Chemin de fer Montreux-Glion-Rochers-de-Naye

From TrainSpottingWorld, for Rail fans everywhere

The Chemin de fer Monteux - Glion - Rochers-de-Naye is an electrically operated rack and pinion railway in Switzerland, with a track gauge of 800 mm (2 ft 7½ in), which links the places mentioned in its title.


The line, as we know it today, was built by two independent companies, the Chemin de fer Glion-Rochers-de-Naye (GN), which linked the two places in its title and opened in 1892, and the Chemin de fer Montreux-Glion (MGl), with which it made an end - on junction, and which opened in 1909. Prior to this opening in 1909 the GN line formed a cross - platform connection with the Chemin de fer funiculaire Territet-Glion, a feature which still operates today and forms part of the station at Glion. The line operates on 850 V DC with overhead electrical pick up. The line is built to a gauge of 800 mm and is totally a rack and pinion system based on that devised by Roman Abt.

The Line

The railway from Montreux, which departs from platform 8 of the main line station begins to climb steeply almost as soon as it leaves the station and enters the first of many tunnels, changing direction by a series of loops, views of Lake Geneva alternating from side to side, before reaching the station at Glion, which is also the upper terminus of a funicular, the Chemin de fer funiculaire Territet-Glion. The workshops and depot are alongside the line as it leaves Glion the main shops accessed from a traverser off a side line.

The line continues higher to the small village of Caux passing through Alpine meadows which, in the Springtime, are full of wild growing Narcissus, Forget - Me - Nots and others, before reaching its upper terminus at Rochers-de-Naye, the home of the Marmot Paradise, a centre where seven varieties of these small mammals can be seen in a natural environment. From here there are spectacular views over Lake Geneva and across to the French Alps, well worth the trip alone.

The vertical climb of the Montreux - Glion section is 305 m, whilst that of the Glion - Rochers-de-Naye is 1273 m, giving a total of 1578 m. The line is now marketed as part of the "Golden Pass Route".

Locomotive and Railcars

Nowadays the line is home to just one electric locomotive, class HGe2/2, No.2, built by SLM / MFO in 1909, and similar to those found working on the Schynige Platte Bahn and the Jungfraubahn. It was originally part of a delivery of 3 locomotives. Of its two sisters, No.1 was lost in an avalanche in 1966 and No.3 sold to the MOB ten years later.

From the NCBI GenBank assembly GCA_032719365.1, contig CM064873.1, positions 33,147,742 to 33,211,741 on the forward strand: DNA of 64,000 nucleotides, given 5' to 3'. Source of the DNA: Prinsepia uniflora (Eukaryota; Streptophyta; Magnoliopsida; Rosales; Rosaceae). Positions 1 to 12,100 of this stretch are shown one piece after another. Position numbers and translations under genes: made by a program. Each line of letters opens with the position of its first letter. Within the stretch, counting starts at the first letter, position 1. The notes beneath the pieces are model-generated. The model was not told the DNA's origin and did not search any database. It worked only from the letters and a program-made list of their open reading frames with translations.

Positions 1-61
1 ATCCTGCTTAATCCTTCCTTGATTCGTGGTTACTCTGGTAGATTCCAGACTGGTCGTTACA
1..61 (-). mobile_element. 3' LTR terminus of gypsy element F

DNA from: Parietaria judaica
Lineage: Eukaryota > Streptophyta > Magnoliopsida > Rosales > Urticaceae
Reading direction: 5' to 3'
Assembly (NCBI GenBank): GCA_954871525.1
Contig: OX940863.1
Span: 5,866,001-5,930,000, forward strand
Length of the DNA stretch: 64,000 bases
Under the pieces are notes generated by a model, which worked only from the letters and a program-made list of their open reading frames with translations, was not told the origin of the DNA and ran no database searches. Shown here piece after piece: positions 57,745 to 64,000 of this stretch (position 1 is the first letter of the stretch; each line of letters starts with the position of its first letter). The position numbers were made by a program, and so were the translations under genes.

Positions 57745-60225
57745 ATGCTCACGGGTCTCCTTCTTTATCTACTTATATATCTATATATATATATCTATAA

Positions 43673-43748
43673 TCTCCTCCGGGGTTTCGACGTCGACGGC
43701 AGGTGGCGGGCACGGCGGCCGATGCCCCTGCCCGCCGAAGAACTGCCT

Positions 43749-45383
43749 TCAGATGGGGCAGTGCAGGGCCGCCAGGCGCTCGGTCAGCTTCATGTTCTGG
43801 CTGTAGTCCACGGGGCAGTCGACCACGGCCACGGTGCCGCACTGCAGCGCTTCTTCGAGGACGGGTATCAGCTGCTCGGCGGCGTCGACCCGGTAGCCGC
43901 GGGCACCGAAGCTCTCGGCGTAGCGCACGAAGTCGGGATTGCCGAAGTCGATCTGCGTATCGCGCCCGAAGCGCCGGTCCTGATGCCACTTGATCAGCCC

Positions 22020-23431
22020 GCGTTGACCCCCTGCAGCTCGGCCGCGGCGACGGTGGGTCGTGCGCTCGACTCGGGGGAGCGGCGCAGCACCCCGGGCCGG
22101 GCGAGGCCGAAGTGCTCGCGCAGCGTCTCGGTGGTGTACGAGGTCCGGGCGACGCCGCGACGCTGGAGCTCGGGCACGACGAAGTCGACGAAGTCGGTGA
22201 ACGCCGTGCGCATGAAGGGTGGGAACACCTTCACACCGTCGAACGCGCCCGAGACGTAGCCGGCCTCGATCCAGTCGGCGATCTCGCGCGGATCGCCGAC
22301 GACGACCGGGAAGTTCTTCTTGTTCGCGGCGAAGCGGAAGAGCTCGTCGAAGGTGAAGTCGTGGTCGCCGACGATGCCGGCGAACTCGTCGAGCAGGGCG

For the first time in many years the line became home to a steam locomotive in 1992 when it took delivery of a "light oil" fired locomotive built by SLM. This was sold to the Brienz Rothorn Bahn in September 2003, becoming their No.16.

The line is also home to a "Kneeling Cow" diesel locomotive, class Hm 2/2, No.4, built by SLM / Siemens in 1973 and delivered to the Brienz Rothorn Bahn where it became their No.8. Although sold to the line in 1995 it still carries the BRB name and nameplate "Brienz" on one side and is still painted in their red livery. Also on the line can be found a rotary snowplough, numbered No.3, Class Xrote, showing its maker to be Beilhock of Rosenheim.

Passenger traffic is handled by railcars. On lighter traffic days and service times these are 36 - seat single units of class Beh 2/4. The class originally consisted of 8 members, No's.201 to 208, built by SLM / Siemens, the first 5 being delivered in 1939, the others in 1949, 1949 and 1966 respectively. Today only No's 201, 203, 204 and 208 are still working. In busier times there are four twin - units of class Bhe 4/8, again built by SLM / Siemens, No's 301 - 303 being delivered in 1983 and No.304 in 1992.


The line operates an hourly service in each direction; from Montreux, in the summer months to Rochers de Naye and at other times as far as Caux. The trains are timed to offer connections at Montreux with main line services of the SBB-CFF-FFS and MOB.

de:Transports Montreux-Vevey-Riviera fr:Chemin de fer Montreux-Glion-Rochers de Naye